Former world No 1 may have struggled at year's first major, but the fact he he is fit enough to win enough to play pleases him
For Tiger Woods, bad days at the US Masters better than no days at the US Masters
Even after a bad round at the US Masters, Tiger Woods says he is pleased just to have the chance to play after fearing his career might be over six months ago.
The 14-time major champion and world No 103 fired a second-round 75, 3-over par, in Friday's second round to stand on 4-over 148 after 36 holes at Augusta National.
That is 13 shots adrift of tournament leader Patrick Reed. It is only one shot inside the cut line, which Woods flirted with before making birdies at the par-5 13th and 15th holes and closing with back-to-back pars.
"It was me," Woods conceded. "I didn't hit the ball very good."
Four-time Masters winner Woods has been cheered at every tee box and supportive fans have roared their devotion at every opportunity as "Tigermania" made a comeback this week at Augusta National.
It was the first Masters for Woods since 2015 and the first major since he missed the 2015 PGA Championship cut due to nagging back pain that eventually forced four operations, the most recent a spinal fusion that appears to have helped Woods find competitive form.
Considering Woods was wondering during stages of his debilitation if he might ever walk normally or play with his children properly again, being fit enough to finish in the top-five at two Masters tuneups last month was a major achievement.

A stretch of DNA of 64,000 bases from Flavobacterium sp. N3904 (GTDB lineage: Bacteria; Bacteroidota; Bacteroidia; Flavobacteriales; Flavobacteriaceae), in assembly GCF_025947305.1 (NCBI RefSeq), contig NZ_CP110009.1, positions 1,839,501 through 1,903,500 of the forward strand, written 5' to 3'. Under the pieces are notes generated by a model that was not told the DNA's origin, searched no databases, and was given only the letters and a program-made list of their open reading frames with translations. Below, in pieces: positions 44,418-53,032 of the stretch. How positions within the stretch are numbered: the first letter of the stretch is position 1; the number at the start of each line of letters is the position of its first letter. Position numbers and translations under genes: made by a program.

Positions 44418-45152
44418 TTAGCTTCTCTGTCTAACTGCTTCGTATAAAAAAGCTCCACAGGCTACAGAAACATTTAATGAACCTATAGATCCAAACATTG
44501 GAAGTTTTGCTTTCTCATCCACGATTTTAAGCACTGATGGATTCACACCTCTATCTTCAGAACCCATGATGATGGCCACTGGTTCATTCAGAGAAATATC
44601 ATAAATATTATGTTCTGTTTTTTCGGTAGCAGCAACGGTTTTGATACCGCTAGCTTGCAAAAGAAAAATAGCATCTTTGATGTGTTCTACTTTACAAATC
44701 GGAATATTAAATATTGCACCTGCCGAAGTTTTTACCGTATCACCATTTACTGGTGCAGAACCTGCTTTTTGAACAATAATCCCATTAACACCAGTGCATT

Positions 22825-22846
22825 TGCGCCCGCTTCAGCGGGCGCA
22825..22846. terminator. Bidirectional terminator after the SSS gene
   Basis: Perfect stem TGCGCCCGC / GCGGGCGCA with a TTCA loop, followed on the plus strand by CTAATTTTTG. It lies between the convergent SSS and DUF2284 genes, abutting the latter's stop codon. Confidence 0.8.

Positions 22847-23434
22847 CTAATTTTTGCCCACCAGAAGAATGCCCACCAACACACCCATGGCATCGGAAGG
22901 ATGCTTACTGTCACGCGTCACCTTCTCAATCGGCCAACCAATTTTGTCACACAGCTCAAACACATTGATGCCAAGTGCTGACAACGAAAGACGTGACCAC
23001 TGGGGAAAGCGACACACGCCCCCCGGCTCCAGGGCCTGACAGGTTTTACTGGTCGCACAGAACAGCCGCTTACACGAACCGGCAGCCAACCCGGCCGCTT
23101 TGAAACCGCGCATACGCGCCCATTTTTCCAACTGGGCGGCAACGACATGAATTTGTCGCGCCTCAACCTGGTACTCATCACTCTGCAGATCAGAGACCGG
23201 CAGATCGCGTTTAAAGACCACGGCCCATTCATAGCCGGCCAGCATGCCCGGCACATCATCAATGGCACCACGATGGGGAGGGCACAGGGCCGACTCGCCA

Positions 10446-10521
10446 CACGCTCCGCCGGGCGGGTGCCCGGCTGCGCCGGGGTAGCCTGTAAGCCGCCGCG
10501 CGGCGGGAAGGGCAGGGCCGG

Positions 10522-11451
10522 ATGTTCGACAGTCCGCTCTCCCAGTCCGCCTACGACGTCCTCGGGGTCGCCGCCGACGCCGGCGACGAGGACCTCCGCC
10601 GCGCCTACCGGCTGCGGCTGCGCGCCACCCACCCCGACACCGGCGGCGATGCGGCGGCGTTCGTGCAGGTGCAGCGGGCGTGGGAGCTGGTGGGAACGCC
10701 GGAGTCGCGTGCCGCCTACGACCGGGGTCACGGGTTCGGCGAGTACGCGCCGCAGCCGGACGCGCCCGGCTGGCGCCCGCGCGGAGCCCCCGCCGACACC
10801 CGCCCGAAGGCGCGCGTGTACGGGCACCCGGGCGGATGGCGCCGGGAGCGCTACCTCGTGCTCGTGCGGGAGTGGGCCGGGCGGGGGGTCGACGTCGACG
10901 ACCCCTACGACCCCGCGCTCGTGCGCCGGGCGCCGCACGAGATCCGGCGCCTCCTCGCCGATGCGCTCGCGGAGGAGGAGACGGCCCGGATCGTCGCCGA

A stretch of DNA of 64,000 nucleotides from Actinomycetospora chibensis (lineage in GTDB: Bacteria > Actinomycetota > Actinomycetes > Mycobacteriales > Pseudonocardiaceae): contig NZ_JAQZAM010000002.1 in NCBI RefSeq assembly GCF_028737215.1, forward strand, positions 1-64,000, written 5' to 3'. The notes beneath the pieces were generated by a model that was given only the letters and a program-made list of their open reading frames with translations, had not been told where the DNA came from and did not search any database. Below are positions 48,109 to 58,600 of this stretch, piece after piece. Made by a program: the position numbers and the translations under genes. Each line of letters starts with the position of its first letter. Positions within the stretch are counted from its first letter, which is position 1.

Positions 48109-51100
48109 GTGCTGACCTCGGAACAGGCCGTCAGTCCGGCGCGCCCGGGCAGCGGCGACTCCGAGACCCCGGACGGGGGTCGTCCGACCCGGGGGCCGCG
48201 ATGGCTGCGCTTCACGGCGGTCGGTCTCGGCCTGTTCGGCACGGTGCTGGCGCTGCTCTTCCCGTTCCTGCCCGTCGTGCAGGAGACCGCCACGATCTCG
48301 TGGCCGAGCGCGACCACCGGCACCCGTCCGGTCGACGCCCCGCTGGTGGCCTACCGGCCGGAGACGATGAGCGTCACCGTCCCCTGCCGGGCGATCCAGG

"Putting it in perspective, six months ago I didn't know if I'd be playing golf," Woods said. "Forget playing at the tour level, I didn't know if I ever be playing again.
"But it's incredible to have the opportunity again, to still come out here and play this golf course. Now I know I'm on the weekend."
Woods, restricted to only a Champions' Dinner appearance the past two years at the Masters, will play alongside England's Ian Poulter in Saturday's third round and take his best shot at a charge up the leaderboard from his share of 40th place.
"Even though I'm a lot behind, if I play a special weekend, shoot two rounds in the mid 60s, you never know," Woods said.
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The former world No 1 last broke 70 in both weekend rounds in 2001 to win and complete the "Tiger Slam" of four major triumphs in a row.
"If I can drive like I did today, feeling wise, and hit those shots, give myself a chance, and if I clean up my iron play, I'm hitting so many beautiful putts right around the hole," Woods said. "If I get off to a quick start and get it rolling, get some momentum going, which I haven't had so far."
He did not finish the thought. Those were a lot of ifs.
But at least he knows he is fit enough to play the weekend, no matter what he shoots.
"The amount of training I've done and the amount of work we've done in the gym, it has paid off," Woods said.
"It has given me the opportunity to keep my legs and my core strong, to help me protect my back, but also to handle this grinding."